“Recently, I read an article on the relationship between intellectual property and the financial crisis,” said Dr. Oliver Lutze, ‘“Only innovation can help a company survive in a worsening financial crisis, and even return to its previous conditions.’ For Bayer, R&D spending is a powerful support for to its business belief and investment will continue in this regard. Our goal is to lead the market by using innovative products protected by patents. The significant R&D budget must rely on effective intellectual property protection of the research results and the future sales of innovative products. The protection of IP rights already obtained is important. The company is determined to protect its IP rights, including patent, trademark and copyright. Any illegal production and trade of our innovative products will hurt our business model and should be stopped. Fake drugs and agrochemicals, in particular, will harm consumers and the environment greatly.”

Building corporate awareness of IP value

Many companies rely on criminal enforcement as the most effective way to safeguard the value of the companies’ IP, for it can bring deterrence and play the biggest role when a company’s intellectual property is infringed. But when a company’s IP is infringed, this can only be the last step in a chain of actions.

In order to create IP value, Bayer believes that building the awareness of intellectual property value within a company is an important measure to achieve best IP protection.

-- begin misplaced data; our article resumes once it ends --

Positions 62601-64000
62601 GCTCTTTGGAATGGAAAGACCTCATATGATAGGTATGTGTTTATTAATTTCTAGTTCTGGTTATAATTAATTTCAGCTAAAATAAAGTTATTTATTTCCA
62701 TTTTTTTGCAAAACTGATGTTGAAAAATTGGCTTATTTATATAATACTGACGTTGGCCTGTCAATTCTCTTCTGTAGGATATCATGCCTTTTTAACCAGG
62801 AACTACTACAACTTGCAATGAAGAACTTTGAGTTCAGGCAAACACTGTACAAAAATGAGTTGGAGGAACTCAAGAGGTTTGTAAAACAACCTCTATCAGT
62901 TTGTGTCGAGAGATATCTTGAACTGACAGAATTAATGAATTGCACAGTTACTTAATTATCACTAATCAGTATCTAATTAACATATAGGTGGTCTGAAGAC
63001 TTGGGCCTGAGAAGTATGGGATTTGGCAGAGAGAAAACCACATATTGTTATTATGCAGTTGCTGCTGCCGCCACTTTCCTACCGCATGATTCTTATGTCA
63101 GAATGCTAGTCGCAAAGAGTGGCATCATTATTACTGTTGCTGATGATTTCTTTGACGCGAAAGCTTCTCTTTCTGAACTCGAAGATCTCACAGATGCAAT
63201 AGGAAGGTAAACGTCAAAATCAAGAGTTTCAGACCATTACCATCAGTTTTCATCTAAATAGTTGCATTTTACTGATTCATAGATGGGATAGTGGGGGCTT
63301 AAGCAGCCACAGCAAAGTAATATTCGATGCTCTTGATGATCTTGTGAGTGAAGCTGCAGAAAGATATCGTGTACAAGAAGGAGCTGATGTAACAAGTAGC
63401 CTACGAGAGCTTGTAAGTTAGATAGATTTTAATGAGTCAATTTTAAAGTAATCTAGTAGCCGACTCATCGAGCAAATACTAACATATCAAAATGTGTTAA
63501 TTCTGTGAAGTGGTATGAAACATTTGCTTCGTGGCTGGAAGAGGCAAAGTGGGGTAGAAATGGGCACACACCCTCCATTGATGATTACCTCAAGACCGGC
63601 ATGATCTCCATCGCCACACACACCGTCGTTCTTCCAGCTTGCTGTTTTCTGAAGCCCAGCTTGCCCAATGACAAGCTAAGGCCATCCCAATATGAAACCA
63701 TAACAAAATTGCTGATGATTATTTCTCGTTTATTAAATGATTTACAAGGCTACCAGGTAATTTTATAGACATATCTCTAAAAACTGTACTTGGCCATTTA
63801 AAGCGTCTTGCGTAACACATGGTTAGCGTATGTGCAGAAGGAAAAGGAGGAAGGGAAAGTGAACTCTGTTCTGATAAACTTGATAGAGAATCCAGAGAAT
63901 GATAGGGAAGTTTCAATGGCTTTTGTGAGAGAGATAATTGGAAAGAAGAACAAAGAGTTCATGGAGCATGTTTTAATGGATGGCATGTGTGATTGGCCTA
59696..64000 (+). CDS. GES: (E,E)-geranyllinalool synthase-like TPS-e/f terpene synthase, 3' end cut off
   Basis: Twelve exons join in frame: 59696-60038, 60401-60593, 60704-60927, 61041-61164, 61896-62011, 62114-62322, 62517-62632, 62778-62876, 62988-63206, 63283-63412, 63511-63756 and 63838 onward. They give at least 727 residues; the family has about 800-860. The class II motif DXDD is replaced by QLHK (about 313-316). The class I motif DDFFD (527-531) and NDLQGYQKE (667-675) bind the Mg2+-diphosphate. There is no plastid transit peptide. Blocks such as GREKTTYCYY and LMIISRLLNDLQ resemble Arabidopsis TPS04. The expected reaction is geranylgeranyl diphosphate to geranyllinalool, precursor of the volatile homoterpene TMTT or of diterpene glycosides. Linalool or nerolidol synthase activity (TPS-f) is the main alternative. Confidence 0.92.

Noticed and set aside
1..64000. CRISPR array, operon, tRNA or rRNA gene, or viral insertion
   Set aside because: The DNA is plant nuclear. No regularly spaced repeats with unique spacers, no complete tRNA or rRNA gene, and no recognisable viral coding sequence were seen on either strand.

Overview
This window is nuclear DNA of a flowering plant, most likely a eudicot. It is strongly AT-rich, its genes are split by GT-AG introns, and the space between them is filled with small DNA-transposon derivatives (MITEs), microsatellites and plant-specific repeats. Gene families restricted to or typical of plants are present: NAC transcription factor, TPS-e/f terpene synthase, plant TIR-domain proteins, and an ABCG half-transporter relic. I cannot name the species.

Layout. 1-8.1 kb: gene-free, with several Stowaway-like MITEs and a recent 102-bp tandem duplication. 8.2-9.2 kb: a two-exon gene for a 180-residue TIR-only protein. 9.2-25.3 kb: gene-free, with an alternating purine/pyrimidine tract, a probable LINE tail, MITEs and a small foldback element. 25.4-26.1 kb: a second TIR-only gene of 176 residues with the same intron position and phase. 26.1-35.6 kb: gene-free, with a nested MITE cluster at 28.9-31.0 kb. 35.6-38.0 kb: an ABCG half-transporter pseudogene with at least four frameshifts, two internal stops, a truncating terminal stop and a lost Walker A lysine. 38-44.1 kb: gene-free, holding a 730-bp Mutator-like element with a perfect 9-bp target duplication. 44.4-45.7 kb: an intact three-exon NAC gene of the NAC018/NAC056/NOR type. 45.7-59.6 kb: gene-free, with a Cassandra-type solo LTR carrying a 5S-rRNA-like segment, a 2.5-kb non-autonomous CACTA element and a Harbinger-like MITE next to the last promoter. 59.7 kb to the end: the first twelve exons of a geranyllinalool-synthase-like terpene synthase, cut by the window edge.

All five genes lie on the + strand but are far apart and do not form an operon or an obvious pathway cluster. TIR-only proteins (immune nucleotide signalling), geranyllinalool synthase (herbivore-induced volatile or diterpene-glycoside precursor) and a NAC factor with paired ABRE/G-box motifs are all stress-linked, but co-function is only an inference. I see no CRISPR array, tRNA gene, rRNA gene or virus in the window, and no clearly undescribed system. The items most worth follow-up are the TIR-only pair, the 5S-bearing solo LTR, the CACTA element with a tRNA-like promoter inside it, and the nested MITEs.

Dr. Oliver Lutze explains: “Building the awareness of intellectual property value within a company is the core to achieve best protection, which begins from staff wide understanding of intellectual property. We must inform every R&D employee on the patentability of different types of inventions and encourage the employee to report his invention to in-house patent department. In China, we conducted staff trainings on basic knowledge of intellectual property and set up an award and remuneration policy within the company for inventions. It is important that our workers know the value of their inventions. For example, a staff member must realize that a new formulation increasing the insecticidal activity of a known insecticide is not only good for the environment, because it reduces the use of insecticide, but is also a valuable invention. The leading position of a company depends on continuous innovations, even innovations on mature products.”